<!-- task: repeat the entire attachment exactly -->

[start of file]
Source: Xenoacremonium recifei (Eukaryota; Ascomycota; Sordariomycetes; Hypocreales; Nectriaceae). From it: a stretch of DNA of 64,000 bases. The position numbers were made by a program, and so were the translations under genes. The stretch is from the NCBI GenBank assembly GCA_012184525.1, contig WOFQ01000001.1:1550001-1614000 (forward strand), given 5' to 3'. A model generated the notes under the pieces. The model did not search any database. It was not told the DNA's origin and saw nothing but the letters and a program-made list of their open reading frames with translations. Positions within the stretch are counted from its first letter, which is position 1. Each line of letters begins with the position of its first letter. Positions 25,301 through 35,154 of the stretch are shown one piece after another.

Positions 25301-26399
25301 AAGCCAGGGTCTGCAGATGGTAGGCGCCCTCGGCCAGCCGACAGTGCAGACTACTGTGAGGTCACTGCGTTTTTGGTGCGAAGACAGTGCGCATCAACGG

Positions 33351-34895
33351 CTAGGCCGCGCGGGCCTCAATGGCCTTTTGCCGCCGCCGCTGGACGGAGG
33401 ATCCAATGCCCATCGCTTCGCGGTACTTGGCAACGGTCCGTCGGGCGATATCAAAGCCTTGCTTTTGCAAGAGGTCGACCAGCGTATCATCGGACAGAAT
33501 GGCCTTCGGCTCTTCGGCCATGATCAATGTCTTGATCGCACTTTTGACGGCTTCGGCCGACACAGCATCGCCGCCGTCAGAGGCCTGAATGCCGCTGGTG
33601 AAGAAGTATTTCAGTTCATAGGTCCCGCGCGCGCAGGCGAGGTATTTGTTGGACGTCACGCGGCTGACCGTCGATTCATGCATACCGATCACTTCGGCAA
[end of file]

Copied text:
Source: Xenoacremonium recifei (Eukaryota; Ascomycota; Sordariomycetes; Hypocreales; Nectriaceae). From it: a stretch of DNA of 64,000 bases. The position numbers were made by a program, and so were the translations under genes. The stretch is from the NCBI GenBank assembly GCA_012184525.1, contig WOFQ01000001.1:1550001-1614000 (forward strand), given 5' to 3'. A model generated the notes under the pieces. The model did not search any database. It was not told the DNA's origin and saw nothing but the letters and a program-made list of their open reading frames with translations. Positions within the stretch are counted from its first letter, which is position 1. Each line of letters begins with the position of its first letter. Positions 25,301 through 35,154 of the stretch are shown one piece after another.

Positions 25301-26399
25301 AAGCCAGGGTCTGCAGATGGTAGGCGCCCTCGGCCAGCCGACAGTGCAGACTACTGTGAGGTCACTGCGTTTTTGGTGCGAAGACAGTGCGCATCAACGG

Positions 33351-34895
33351 CTAGGCCGCGCGGGCCTCAATGGCCTTTTGCCGCCGCCGCTGGACGGAGG
33401 ATCCAATGCCCATCGCTTCGCGGTACTTGGCAACGGTCCGTCGGGCGATATCAAAGCCTTGCTTTTGCAAGAGGTCGACCAGCGTATCATCGGACAGAAT
33501 GGCCTTCGGCTCTTCGGCCATGATCAATGTCTTGATCGCACTTTTGACGGCTTCGGCCGACACAGCATCGCCGCCGTCAGAGGCCTGAATGCCGCTGGTG
33601 AAGAAGTATTTCAGTTCATAGGTCCCGCGCGCGCAGGCGAGGTATTTGTTGGACGTCACGCGGCTGACCGTCGATTCATGCATACCGATCACTTCGGCAA